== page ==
We’re celebrating the 60th anniversary of Stax Records with a look back at some of the most iconic artists who called the label home. To commemorate the occasion, Concord Music Group and Rhino are partnering to release Stax Classics, a slew of collections and reissues from Stax’s legendary vaults. Over the next five weeks, Summer of Stax will delve into the stories of these legendary artists and their most essential recordings.
In 1968, Stax was reeling from a double blow that threatened to kill the label. First, the death of Otis Redding in late 1967 left Stax without its most beloved and prolific artist. Second, Stax officially severed its relationship with Atlantic Records, losing a valuable distribution partner and some of its biggest stars (including Sam & Dave and Wilson Pickett). Picking up the pieces afterward required finding not only new talent to fill the vacancy but a new sound to meet the changing times.
Last time, we discussed Isaac Hayes, one of the big three stars of Stax’s second era. Hayes was recruited from within the Stax ranks as a songwriter/producer/musician turned recording artist. The other two stars of the new era, however, were drawn from the world of gospel.
One was a newly signed (though already well-known) family group that had been cutting records for nearly two decades. The other was a former protégée of Sam Cooke who had already recorded a couple of minor hits for Stax but was just starting to come into his own.
The Staple Singers — singer/guitarist Roebuck “Pops” Staples and various combinations of his children Cleotha, Pervis, Yvonne, and Mavis — had started performing in churches in their native Chicago in the late ’40s, eventually becoming national recording artists and stars on the gospel circuit.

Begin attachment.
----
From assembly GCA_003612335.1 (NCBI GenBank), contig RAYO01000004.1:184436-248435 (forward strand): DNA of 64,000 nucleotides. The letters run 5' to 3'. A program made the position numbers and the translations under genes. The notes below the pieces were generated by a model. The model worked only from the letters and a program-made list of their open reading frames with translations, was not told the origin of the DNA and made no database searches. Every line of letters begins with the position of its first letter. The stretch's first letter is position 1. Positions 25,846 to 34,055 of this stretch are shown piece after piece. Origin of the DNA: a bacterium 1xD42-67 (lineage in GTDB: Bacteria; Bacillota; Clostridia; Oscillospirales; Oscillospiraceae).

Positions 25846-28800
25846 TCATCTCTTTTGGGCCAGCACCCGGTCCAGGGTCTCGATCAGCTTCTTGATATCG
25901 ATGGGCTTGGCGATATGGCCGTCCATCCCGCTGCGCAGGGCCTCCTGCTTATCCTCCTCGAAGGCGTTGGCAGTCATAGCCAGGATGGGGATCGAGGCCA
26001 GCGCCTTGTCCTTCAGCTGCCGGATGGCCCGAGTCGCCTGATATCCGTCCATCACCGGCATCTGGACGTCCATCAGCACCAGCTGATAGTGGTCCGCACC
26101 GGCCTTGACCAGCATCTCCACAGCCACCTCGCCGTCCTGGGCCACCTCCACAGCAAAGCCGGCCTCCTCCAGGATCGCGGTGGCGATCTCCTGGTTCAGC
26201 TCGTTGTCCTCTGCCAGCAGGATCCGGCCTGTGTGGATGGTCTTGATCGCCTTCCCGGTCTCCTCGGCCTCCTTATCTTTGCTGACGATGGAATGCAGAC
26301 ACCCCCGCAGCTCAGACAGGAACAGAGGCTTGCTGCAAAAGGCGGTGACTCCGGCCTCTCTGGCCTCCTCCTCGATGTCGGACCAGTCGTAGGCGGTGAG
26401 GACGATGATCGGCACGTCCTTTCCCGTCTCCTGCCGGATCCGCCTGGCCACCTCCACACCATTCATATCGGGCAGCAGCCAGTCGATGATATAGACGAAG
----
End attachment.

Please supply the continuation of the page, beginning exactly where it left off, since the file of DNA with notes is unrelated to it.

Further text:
In the ’60s, the group’s affiliation with the Civil Rights Movement gave them greater exposure, and they began recording secular (though still inspirational) music to reach a wider audience.
When the Staple Singers signed with Stax in 1968, top executive Al Bell took a personal interest in turning the group into full-blown R&B stars. Their first two albums for the label, 1968’s Soul Folk in Action and 1970’s We’ll Get Over, find the group transitioning between the pop-friendly gospel they had been recording in the mid-’60s and the more secular sounds of their ’70s hits. Tracks like “Long Walk to DC” and “We’ll Get Over” translate the motivational uplift of traditional spirituals to the Civil Rights era, while the New Testament allusions of the Band’s recent rock hit “The Weight” afford the Staples a smooth transition from gospel to pop.
The group began picking up momentum with their 1971 LP The Staple Swingers, which switched out brother Pervis for sister Yvonne, brought in Al Bell as producer, and shifted recording from Memphis to Muscle Shoals. The album produced their first major chart hit, “Heavy Makes You Happy (Sha-Na-Boom Boom),” which made the R&B top 10 and the pop Top 40.